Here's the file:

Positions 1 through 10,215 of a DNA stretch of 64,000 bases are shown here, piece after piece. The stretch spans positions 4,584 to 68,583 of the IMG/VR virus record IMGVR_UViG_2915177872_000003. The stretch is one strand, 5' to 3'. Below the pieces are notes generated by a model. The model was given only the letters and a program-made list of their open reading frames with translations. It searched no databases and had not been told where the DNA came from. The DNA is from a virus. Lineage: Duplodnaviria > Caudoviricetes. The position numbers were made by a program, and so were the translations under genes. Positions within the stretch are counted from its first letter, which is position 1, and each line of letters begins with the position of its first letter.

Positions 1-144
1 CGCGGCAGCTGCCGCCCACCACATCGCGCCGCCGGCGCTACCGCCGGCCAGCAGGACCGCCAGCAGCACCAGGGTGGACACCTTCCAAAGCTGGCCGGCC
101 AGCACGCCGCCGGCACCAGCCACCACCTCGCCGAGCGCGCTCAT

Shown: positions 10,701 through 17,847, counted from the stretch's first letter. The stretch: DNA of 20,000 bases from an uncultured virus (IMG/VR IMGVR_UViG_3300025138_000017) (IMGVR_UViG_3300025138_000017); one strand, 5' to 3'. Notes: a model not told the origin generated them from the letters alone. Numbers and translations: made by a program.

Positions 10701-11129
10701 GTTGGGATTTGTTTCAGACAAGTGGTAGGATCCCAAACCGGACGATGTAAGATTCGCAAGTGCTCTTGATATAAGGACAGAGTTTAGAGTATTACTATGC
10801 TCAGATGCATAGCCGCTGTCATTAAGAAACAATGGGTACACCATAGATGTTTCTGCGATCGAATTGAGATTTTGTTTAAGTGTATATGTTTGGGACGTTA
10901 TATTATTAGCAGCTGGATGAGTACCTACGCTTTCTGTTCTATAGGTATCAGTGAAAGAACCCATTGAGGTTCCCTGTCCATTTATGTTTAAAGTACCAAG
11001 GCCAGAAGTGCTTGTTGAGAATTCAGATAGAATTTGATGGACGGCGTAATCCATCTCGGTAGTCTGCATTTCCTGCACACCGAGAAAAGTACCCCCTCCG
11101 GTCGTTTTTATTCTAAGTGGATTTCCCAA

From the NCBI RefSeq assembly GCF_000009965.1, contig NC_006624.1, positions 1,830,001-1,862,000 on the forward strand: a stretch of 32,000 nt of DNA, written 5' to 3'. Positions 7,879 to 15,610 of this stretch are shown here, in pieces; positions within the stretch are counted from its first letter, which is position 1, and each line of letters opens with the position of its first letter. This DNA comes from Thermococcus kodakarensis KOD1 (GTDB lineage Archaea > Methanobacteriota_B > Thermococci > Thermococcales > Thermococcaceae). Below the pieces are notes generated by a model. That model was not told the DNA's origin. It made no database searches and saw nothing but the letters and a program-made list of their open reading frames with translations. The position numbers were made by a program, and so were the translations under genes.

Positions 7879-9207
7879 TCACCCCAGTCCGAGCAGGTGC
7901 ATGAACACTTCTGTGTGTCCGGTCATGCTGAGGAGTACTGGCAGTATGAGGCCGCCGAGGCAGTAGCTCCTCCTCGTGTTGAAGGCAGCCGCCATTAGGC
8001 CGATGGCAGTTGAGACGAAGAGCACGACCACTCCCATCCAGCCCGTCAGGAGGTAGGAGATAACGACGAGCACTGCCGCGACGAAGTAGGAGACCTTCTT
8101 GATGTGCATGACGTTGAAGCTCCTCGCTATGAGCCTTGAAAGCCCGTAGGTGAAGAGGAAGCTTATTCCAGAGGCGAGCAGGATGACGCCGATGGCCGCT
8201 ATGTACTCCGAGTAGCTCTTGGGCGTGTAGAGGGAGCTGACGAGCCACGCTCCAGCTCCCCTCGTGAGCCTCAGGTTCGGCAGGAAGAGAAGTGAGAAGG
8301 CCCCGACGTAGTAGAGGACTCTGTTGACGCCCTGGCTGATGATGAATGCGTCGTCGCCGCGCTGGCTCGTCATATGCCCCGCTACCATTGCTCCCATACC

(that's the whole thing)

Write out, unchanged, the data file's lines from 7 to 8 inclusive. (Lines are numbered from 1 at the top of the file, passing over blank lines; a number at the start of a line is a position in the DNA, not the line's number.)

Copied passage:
10701 GTTGGGATTTGTTTCAGACAAGTGGTAGGATCCCAAACCGGACGATGTAAGATTCGCAAGTGCTCTTGATATAAGGACAGAGTTTAGAGTATTACTATGC
10801 TCAGATGCATAGCCGCTGTCATTAAGAAACAATGGGTACACCATAGATGTTTCTGCGATCGAATTGAGATTTTGTTTAAGTGTATATGTTTGGGACGTTA